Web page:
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Why does Venus rotate in the opposite of all other planets?

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astrosonuthird | Student | Valedictorian

Posted April 21, 2013 at 1:47 PM via web

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Why does Venus rotate in the opposite of all other planets?

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caledon | High School Teacher | (Level 1) Educator

Posted November 17, 2013 at 6:18 AM (Answer #2)

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We still don't have a definitive answer to this, and we may never know for certain. There are so many variables involved, and this all happened so long ago, that important evidence may have been erased over time, or simply beyond our current ability to measure.

Venus definitely stands out among the planets in terms of its motion; while it moves around the Sun in the same direction as the other planets (counterclockwise) it rotates around its own axis in the opposite direction (clockwise), whereas all the other planets have counterclockwise rotation. Venus also has an extremely slow rotational period (what we would call a day); it actually takes Venus more time to complete one day than it does one year. This is to say that in the time it takes the planet to complete one 360 revolution around the Sun, it has not completed a 360 rotation around its own internal axis.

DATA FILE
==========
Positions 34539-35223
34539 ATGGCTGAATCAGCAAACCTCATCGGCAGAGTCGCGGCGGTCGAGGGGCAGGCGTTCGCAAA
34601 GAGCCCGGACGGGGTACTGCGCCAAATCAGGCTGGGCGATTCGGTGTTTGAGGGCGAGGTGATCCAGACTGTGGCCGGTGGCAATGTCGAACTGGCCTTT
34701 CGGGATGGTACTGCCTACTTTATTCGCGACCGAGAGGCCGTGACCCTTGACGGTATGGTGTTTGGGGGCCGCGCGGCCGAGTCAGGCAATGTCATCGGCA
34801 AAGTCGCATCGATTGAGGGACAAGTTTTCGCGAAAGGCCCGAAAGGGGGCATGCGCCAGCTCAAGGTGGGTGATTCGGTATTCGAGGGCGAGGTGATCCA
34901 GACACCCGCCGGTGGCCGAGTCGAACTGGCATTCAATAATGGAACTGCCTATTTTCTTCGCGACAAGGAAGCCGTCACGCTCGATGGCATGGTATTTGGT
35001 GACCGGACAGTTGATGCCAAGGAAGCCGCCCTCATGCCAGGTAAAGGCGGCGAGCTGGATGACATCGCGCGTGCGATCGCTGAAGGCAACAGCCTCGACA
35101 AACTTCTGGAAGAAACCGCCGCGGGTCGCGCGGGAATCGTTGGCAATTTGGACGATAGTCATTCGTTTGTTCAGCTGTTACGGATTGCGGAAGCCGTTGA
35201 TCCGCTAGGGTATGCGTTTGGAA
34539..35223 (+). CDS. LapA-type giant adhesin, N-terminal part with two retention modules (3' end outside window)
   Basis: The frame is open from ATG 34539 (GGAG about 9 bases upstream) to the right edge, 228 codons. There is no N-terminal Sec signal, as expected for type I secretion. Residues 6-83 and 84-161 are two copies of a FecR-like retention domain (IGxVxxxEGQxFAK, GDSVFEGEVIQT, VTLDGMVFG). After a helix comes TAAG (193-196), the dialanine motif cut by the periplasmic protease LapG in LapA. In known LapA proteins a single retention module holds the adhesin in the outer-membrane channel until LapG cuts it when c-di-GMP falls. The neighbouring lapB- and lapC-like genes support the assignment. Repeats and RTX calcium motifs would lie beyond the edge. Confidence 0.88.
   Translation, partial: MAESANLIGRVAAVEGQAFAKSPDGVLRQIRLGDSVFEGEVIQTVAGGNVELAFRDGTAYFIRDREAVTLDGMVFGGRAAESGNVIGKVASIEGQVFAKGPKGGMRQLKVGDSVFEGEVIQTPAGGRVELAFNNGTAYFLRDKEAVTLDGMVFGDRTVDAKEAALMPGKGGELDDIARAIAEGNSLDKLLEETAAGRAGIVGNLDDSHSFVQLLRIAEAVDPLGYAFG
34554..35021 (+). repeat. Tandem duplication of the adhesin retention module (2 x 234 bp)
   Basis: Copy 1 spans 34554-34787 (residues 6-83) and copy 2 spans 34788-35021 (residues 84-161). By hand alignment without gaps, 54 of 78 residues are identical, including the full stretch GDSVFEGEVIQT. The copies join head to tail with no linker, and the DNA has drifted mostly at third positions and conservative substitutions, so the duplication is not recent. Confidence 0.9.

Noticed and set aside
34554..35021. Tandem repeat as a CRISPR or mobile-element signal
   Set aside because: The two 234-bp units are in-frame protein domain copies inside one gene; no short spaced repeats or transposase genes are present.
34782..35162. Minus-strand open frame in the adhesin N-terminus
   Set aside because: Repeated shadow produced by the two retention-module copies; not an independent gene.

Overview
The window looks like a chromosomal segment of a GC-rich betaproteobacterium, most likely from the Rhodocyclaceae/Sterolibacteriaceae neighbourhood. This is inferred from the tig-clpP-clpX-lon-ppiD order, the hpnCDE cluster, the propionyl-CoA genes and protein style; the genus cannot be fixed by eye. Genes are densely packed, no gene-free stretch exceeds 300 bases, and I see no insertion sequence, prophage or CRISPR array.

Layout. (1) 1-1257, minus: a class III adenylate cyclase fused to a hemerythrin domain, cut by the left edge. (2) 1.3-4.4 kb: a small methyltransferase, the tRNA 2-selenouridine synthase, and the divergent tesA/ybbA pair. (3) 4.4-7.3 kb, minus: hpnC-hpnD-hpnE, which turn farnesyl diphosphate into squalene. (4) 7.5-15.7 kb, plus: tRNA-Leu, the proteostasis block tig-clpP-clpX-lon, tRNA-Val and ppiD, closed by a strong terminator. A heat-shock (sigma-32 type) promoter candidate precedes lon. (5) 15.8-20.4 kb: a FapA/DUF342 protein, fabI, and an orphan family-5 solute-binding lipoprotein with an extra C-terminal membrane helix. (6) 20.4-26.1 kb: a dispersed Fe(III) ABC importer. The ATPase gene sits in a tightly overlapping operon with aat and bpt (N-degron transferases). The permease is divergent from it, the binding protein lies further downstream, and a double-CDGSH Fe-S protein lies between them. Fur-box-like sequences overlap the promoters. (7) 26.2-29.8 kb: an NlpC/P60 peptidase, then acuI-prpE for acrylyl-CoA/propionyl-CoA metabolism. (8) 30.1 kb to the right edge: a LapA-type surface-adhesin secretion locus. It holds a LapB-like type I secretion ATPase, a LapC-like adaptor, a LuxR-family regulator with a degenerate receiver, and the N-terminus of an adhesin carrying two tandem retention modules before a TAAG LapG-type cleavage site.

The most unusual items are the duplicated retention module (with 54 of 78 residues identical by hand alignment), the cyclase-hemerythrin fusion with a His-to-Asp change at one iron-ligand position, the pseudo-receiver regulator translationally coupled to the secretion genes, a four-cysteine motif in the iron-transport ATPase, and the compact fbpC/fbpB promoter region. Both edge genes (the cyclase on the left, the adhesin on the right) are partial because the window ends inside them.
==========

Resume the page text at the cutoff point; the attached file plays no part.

This doesn't seem to make sense when compared to the other planets; something different clearly happened to Venus. Our ideas generally fall into two camps;

  • Venus experienced different forces during its formation, such as tidal forces between itself and the Sun, that scrambled up what would otherwise have been an orbit and rotation just like all the other planets.
  • When it was young, Venus was struck by a large piece of interplanetary debris that altered its rotation, such as by reversing it completely or flipping the planet upside-down.

There are means of investigating either possibility, but we are limited by a variety of constraints. The first idea might be investigated by building computer simulations of the early solar system, but these are merely simulations; we have no way of knowing the exact conditions and positions of objects early in the solar system's history. We might test the second hypothesis by looking for evidence of impacts on Venus's surface, but this may have been eroded by Venus's intense weather, and that's assuming it was formed after the crust solidified.

Thus, the answer to your question is a resounding "we don't know for sure". Although this may not be a satisfactory answer, we must face the fact that the evidence will be very difficult (and, most likely, expensive) to find.

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